I don’t recall a worship song with the word cunning in it. “Thou Art Cunning,” or “Cunning, Cunning, Cunning.” Do we interpret his actions in our lives as perhaps part of some cunning plan? That delayed answer to prayer — is there something brilliant about the timing? Would it help us to rest if we thought so? When he answers our prayers with “No,” do we see him sparing us some unseen danger? And when it comes to our own “imitation of Christ,” do we approach our days wondering, How would Jesus have me be snakelike today? Doesn’t it sound a little unchristian?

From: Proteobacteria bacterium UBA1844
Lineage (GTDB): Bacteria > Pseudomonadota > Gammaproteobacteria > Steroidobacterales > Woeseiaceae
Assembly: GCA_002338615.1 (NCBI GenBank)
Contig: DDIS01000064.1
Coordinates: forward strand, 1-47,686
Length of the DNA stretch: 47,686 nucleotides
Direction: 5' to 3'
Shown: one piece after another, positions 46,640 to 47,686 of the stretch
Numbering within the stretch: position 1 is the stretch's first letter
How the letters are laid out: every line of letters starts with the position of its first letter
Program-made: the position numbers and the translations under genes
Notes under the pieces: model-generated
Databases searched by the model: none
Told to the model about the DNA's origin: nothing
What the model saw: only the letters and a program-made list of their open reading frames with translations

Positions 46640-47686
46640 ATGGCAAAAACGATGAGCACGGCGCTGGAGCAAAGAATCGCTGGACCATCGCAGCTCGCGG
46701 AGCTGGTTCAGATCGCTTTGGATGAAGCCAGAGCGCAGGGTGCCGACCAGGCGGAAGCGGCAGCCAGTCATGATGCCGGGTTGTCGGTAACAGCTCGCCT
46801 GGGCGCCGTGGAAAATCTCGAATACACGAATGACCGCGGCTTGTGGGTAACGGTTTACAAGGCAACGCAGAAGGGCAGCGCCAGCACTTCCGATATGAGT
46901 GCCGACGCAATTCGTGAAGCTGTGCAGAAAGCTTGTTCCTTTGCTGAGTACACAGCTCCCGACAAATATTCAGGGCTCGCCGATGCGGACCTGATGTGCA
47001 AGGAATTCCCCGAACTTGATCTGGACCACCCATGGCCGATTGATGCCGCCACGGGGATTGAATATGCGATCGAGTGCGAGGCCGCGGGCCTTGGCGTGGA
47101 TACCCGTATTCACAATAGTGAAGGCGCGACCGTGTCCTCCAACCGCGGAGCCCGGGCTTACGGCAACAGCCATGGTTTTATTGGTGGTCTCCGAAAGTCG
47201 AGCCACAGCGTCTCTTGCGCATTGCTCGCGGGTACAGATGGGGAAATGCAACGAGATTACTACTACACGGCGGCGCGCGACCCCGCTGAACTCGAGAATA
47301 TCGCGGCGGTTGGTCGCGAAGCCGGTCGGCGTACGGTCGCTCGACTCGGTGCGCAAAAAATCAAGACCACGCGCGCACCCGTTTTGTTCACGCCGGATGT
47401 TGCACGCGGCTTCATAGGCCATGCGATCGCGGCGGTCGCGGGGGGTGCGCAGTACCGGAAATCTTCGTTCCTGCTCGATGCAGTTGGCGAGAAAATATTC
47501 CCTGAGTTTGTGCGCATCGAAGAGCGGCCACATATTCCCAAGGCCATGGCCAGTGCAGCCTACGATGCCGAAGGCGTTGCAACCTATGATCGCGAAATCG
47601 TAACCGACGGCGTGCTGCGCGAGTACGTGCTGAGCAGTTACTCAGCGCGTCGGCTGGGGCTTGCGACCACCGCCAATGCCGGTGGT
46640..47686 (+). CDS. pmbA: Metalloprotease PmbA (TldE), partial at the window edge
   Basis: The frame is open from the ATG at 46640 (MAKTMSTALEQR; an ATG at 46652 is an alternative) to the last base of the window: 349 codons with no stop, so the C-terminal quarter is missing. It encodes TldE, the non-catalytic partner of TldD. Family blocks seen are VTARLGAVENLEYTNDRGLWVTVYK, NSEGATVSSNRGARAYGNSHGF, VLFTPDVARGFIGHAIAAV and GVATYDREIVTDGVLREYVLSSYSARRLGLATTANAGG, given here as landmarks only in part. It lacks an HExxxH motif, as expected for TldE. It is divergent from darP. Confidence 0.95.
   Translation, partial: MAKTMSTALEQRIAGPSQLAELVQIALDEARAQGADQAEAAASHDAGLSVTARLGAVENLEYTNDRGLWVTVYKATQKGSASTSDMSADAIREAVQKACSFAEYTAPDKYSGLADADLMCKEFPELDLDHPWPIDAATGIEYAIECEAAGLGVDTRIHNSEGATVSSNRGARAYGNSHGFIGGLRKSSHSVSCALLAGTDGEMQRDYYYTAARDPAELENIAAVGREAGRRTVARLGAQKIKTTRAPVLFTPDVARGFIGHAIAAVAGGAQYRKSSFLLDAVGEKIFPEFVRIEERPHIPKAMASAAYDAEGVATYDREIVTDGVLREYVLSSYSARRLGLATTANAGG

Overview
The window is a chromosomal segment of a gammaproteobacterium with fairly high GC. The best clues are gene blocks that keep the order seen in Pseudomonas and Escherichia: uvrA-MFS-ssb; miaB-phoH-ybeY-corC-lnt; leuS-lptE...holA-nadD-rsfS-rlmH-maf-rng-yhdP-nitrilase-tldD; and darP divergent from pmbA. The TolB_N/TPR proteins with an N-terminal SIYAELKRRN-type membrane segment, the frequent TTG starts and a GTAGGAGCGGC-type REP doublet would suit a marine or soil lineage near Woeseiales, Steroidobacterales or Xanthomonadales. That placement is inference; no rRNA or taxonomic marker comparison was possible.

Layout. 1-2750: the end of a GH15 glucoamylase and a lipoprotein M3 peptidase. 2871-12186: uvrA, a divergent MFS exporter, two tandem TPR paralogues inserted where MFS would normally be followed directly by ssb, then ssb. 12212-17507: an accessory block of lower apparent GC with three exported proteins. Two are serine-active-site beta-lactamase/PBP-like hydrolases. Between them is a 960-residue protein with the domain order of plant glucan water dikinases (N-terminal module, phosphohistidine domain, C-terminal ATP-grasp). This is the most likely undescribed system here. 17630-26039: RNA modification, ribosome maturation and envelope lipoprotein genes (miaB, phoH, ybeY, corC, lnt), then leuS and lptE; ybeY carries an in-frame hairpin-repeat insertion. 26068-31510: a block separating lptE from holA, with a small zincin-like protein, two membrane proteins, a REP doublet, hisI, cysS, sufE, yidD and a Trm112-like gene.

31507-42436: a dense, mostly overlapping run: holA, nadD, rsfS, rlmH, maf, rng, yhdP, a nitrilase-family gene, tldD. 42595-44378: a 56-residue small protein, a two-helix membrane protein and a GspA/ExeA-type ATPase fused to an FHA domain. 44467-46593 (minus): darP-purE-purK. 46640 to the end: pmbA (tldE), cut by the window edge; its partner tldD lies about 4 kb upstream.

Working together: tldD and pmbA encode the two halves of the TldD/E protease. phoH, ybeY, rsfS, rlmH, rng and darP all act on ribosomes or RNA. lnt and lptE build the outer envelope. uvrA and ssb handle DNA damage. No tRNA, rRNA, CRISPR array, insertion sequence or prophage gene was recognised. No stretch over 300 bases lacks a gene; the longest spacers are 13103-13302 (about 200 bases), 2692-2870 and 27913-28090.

We don’t appreciate Jesus’ cunning because we insist on clinging to our naive view of the world. We just want life to be easy; we just want life to be good. We don’t want to deal with evil, so we pretend we don’t have to. We don’t want to navigate sin either. We prefer our coffeehouse chitchat, our Twitter-level engagement. We play at church. It’s as though we think our mission and our context is something other than what it was for Jesus. Even though he said, “As the Father has sent me, I am sending you” (John 20:21).
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